Suitably, this embodiment of the present invention may permit the formation of a multi-component particulate formulation in a single step. Suitably, the multi-component particulate formulation may comprise a homogeneous mixture of the first and second particulate substances. Moreover, the size and crystal shape of the first and/or second particulate substances may be controlled during formation of the multi-component particulate formulation.

Preferably, where the first substance of the first formulation is not the same as the second substance of the second formulation, the first substance comprises a biologically active compound as defined above and the second substances comprises either a different biologically active compound as defined above or an additive selected from any one of the combination of: stabilisers; dispersion agents; surfactants; taste enhancing or masking additives; antioxidants; hygroscopic prevention agents; and, any other pharmaceutically or veterinary acceptable additive or excipients. Consequently, pharmaceutical formulations including two different pharmaceutical active agents in particulate form may be prepared by this embodiment of the present invention. Moreover, particulate pharmaceutical formulations including a particulate pharmaceutical active agent and a particulate additive as defined above may also be prepared by this embodiment of the present invention.

Alternatively, where a second formulation is not employed in the process of the present invention, a second substance as defined hereinbefore may be incorporated in the first formulation.

Consequently, pharmaceutical formulations including two different particulate pharmaceutical active agents or a particulate pharmaceutical active agent and a particulate pharmaceutical additive as defined above may be prepared by including a second pharmaceutical active agent or additive, respectively, in the first formulation.

According to an especially preferred embodiment of the present invention a surfactant is included in the first formulation, and/or first solvent stream and/or second solvent stream, and/or third solvent stream and/or second formulation stream where present. Preferably, the surfactant is included in the first and/or second formulation where present.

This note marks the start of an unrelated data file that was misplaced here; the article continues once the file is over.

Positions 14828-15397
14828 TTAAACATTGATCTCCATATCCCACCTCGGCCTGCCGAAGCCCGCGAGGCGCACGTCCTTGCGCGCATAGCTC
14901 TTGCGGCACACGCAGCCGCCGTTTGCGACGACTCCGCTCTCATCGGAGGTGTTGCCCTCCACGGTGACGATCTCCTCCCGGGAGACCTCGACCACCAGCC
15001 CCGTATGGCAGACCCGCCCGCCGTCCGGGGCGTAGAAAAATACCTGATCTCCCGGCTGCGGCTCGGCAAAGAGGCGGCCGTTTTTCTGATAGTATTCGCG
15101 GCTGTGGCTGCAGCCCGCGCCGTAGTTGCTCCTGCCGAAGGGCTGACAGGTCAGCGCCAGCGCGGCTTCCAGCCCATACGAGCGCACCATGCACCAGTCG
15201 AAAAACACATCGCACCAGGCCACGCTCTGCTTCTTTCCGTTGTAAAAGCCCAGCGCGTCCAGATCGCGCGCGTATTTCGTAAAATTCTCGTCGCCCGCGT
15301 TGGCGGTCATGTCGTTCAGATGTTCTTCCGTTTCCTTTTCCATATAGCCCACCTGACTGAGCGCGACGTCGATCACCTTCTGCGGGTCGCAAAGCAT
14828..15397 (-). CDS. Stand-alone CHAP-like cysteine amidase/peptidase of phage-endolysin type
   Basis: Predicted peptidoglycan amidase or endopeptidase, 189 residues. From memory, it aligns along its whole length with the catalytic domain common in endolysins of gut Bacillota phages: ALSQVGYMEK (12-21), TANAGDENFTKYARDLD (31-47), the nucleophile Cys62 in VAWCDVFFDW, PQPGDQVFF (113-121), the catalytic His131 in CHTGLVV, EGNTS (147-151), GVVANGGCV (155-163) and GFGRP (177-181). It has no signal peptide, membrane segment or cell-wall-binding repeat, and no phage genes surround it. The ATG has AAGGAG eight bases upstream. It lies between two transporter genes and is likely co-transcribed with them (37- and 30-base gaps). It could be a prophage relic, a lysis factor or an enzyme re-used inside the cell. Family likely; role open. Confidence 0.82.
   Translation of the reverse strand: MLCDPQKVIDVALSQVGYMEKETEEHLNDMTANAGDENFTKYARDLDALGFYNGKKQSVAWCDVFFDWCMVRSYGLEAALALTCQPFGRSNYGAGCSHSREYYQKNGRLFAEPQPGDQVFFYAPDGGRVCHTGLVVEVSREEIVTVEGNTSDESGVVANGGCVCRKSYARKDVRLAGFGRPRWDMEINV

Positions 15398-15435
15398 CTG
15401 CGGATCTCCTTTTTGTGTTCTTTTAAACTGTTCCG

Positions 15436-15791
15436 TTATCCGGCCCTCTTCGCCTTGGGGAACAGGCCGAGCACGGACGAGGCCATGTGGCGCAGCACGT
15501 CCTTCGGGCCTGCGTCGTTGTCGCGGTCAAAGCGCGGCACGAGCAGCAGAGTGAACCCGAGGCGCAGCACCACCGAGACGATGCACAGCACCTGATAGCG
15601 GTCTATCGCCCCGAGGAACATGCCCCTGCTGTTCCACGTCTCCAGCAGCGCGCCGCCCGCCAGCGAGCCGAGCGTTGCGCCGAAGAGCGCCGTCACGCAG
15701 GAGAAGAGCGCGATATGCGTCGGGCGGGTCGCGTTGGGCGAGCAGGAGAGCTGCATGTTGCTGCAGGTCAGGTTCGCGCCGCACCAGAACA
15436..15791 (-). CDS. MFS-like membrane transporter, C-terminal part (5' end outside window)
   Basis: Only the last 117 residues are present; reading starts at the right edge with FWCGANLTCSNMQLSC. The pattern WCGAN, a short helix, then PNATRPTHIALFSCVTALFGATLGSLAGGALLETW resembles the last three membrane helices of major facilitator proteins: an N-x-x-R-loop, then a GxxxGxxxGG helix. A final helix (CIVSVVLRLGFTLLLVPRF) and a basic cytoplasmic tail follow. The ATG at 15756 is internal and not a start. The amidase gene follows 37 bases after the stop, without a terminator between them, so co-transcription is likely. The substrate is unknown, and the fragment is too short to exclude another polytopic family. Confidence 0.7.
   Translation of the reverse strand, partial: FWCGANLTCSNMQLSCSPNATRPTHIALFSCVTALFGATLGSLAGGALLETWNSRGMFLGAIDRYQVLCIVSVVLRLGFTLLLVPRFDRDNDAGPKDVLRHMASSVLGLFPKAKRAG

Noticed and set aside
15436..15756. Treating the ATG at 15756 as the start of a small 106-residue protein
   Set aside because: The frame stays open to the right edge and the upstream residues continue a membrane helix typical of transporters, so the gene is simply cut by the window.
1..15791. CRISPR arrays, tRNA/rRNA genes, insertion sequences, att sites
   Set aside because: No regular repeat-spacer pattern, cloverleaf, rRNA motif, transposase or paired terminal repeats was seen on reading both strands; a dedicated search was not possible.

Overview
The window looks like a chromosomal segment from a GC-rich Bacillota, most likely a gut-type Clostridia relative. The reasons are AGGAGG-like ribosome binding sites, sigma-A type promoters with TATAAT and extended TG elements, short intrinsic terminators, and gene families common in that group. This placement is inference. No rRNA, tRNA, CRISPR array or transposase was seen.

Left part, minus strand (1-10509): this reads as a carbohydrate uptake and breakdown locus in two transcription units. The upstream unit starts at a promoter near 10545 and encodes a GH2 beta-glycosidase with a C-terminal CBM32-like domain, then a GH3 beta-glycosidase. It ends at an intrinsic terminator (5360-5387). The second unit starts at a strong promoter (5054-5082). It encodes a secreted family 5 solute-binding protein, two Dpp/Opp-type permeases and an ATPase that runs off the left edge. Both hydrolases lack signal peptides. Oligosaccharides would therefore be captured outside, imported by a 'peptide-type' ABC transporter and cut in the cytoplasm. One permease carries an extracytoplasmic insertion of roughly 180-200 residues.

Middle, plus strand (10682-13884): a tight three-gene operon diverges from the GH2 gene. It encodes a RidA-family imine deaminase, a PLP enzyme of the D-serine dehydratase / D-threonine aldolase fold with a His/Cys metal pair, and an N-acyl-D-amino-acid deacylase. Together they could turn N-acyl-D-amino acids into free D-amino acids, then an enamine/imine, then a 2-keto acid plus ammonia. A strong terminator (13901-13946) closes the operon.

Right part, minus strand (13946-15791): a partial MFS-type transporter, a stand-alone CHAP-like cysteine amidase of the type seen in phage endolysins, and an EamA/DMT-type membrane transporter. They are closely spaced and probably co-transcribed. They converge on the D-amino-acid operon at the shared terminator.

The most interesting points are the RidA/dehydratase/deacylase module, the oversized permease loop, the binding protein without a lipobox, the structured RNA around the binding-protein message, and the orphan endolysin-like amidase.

The inclusion of a surfactant in the process of the present invention as outlined above, further promotes mixing and dispersion of the solvent streams with the formulation. Consequently, the inclusion of a surfactant in the process of the present invention may permit formation of even smaller particles at the desired collection point with less mixing time, compared with the process of the present invention not including a surfactant. This further increases the throughput and commercial viability of the process of the present invention.

Moreover, we have discovered that the inclusion of a surfactant in a formulation and/or a single solvent stream in a process for producing particles using a single solvent stream in a non-supercritical state may also permit the formation of smaller particles at the desired collection point with less mixing time, compared with a comparable process not including a surfactant.

Thus according to a further aspect, the present invention provides a process for preparing particles of a substance comprising contacting a first formulation including a first substance as defined hereinbefore with a first solvent stream as defined hereinbefore, thereby causing formation of particles of the first substance, wherein the first solvent stream is in a non-supercritical state and the first solvent stream and/or the first formulation includes a surfactant, and subjecting the resultant mixture to a separation process thereby causing separation of the first substance from the first solvent stream.

Suitably, the surfactant is selected from a non-ionic, anionic, cationic, or amphoteric surfactant or a mixture of two or more of those surfactants. Such surfactants are well known and readily available to those skilled in the art.

Contact between the first formulation, the first and second solvent streams, and the second formulation and third solvent stream where present, may be achieved in a stirred chamber, or preferably in an active mechanical or static mixer. Preferably, a stream of the first formulation and a stream of the second formulation where present is contacted with the first and second solvent streams, and the third solvent stream if present. A suitable inline mixer comprises two or more concentric tube arrangements.